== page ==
The Paris Agreement is a completely separate legal instrument to the Kyoto Protocol, and other major economies, such as the United Kingdom, Germany and France, have ruled out using carryover credits of their own. Indeed, this approach has been ruled out by the vast majority of countries. Last year, New Zealand climate minister James Shaw said claiming carryover credits was not in the spirit of the Paris Agreement, and that he “would discourage any country from using [them].” While developed countries are reluctant to call Australia out directly, during a peer-review process at UN climate talks in June this year both Canada and the EU raised concerns about Australia’s plans to use “credits” to meet its 2030 target.
Last month Australian foreign minister Marise Payne suggested Pacific island countries “should be pleased that Australia is meeting our Paris commitments, that is something we are absolutely locked into doing.” Less than a week later, leaders from eight Pacific island countries issued an emphatic response; they were most decidedly not pleased. Meeting in Fiji they endorsed a “Nadi Bay Declaration on the Climate Change Crisis in the Pacific.” In targeted language, island states called on parties to the Kyoto Protocol to “refrain from using “carryover credits as an abatement for the additional Paris Agreement emissions reduction targets.” Next week will be the first time in a decade that Bainimarama will attend the Pacific Islands Forum leaders’ meeting. It is clear that, even as he returns to the fold, he intends to take Australia to task. The wording of this year’s Forum communique, expected to call for greater action on climate change, will likely prove contentious. As Bainimarama has ominously warned: “we cannot allow climate commitments to be watered down in the meeting hosted by the nation whose very existence is threatened by the rising waters lapping at its shores”. Tuvalu’s Prime Minister Enele Sopoaga has himself said “we cannot be regional partners under this step-up initiative – genuine and durable partners — unless the government of Australia takes a more progressive response to climate change.”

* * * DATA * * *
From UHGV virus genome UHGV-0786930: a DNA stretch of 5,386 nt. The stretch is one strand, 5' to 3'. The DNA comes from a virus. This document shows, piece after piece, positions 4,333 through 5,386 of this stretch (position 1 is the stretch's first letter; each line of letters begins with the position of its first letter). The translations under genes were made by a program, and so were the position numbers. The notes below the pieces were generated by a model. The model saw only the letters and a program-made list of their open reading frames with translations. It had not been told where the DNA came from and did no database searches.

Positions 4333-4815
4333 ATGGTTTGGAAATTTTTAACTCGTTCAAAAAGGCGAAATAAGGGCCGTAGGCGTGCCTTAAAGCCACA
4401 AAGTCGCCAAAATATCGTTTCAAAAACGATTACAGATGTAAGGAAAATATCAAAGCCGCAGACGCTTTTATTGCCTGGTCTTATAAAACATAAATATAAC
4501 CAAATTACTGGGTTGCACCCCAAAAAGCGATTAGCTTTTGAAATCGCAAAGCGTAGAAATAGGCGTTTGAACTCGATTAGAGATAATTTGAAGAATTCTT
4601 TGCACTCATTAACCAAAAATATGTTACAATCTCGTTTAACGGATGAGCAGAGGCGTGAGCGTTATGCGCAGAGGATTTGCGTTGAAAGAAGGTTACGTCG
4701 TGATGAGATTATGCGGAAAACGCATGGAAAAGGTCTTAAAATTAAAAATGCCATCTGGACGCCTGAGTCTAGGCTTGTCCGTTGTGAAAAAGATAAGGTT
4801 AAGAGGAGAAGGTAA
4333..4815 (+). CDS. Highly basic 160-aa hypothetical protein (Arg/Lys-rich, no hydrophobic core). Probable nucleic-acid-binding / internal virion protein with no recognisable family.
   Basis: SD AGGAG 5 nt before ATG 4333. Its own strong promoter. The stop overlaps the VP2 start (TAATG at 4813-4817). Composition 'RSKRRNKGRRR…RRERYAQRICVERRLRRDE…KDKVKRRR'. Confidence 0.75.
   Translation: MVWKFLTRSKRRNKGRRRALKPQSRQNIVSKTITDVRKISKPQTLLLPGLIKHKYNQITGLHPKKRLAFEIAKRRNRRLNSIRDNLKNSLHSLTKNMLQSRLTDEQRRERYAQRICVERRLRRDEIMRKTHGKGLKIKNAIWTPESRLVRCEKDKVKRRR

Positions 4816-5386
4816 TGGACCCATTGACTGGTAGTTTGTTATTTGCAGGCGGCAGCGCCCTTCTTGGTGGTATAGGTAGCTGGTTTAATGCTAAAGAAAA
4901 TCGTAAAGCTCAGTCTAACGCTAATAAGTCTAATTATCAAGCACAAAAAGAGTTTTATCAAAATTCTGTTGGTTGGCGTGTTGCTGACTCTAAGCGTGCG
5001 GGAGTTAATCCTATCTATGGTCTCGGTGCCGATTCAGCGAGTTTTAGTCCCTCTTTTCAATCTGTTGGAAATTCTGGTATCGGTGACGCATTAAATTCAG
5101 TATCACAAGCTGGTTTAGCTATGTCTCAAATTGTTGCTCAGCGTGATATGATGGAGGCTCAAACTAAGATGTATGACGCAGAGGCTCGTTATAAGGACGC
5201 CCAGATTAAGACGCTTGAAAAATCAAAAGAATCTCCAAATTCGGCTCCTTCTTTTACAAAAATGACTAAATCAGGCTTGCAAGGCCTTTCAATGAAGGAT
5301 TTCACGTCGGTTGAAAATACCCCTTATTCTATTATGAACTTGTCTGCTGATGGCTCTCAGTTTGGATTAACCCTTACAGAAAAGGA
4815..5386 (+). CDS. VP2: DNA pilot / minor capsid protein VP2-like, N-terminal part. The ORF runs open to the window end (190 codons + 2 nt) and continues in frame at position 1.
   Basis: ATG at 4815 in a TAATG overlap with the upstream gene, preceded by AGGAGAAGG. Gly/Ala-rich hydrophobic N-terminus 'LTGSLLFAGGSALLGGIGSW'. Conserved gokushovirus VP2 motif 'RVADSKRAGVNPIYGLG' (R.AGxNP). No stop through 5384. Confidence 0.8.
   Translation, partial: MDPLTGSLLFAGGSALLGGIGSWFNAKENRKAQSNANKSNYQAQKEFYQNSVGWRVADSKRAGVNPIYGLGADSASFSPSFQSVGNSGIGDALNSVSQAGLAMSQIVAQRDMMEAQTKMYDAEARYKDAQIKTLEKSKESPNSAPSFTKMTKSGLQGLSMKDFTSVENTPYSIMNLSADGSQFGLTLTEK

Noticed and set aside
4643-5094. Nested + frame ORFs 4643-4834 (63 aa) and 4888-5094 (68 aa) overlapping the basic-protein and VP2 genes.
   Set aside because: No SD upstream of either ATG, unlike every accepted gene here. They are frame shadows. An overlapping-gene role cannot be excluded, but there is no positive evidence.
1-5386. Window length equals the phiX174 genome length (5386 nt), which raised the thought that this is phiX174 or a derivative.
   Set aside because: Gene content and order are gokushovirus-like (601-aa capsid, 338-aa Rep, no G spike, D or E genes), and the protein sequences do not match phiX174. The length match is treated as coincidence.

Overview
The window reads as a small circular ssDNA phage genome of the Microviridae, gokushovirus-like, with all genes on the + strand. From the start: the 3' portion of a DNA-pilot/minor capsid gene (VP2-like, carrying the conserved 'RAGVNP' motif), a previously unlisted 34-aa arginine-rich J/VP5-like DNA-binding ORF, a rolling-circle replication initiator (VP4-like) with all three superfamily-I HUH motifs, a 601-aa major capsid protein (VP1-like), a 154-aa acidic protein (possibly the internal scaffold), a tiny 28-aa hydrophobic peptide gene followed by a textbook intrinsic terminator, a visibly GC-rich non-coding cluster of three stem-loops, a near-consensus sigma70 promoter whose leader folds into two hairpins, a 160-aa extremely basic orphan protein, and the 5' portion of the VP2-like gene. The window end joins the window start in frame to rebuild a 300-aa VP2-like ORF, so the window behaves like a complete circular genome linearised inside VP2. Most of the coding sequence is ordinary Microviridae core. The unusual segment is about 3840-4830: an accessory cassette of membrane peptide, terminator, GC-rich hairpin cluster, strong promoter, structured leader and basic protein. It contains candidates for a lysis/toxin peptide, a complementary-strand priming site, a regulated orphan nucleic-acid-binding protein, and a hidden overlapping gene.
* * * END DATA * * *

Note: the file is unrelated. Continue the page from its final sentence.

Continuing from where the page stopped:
Shaping Global Rules: the Pacific’s Long Fight for Survival
In May this year, the United Nations Secretary-General Antonio Guterres traveled to Tuvalu. Standing in waist-deep water, in his pinstripe suit, he called for a global end to new coal-fired power plants. He also called for all countries to bring more ambitious plans to reduce emissions to a special UN Climate Summit in New York on the 23 of September. He wants all countries to reduce emissions by 45 percent by 2030, and to aim for net-zero emissions by 2050.
Guterres issued his call from Tuvalu because the low-lying nation is at the frontline of climate impacts. However, he was also aware that Pacific island countries have led global efforts to tackle climate change for a generation. Island states were crucial for the negotiation of the 2015 Paris Agreement. Imperfect as it is, it remains the only multilateral mechanism we have to avoid cataclysmic changes to our planet. Under the agreement, countries must make more ambitious pledges to reduce emissions every five years. By this means, between now and mid-century, the world will transition to a net-zero emissions global economy. Pacific island states are looking for all countries to work towards this goal, including strengthening their current commitments, and they look especially to Australia, the largest and wealthiest member of the Pacific Islands Forum.
Soon after he came to power as prime minister, Morrison faced pressure to walk away from the Paris Agreement altogether. When he was interviewed by influential radio host Allan Jones in October 2018 he was asked why Australia shouldn’t just “rip up” the Agreement and say: “we’re out of it.” Morrison’s response was telling. He told Jones the Paris Agreement was “enormously important” to our island neighbours “who are strategic partners in the Pacific.” Morrison was right of course. Continued failure to address climate change, risks undermining cooperation with states that are increasingly important to Australia’s strategic interests.
Dr Wesley Morgan is an adjunct research fellow with the Griffith Asia Institute. Between 2016 and 2019 he was a lecturer in international affairs at the University of the South Pacific.
This article is published under a Creative Commons Licence and may be republished with attribution.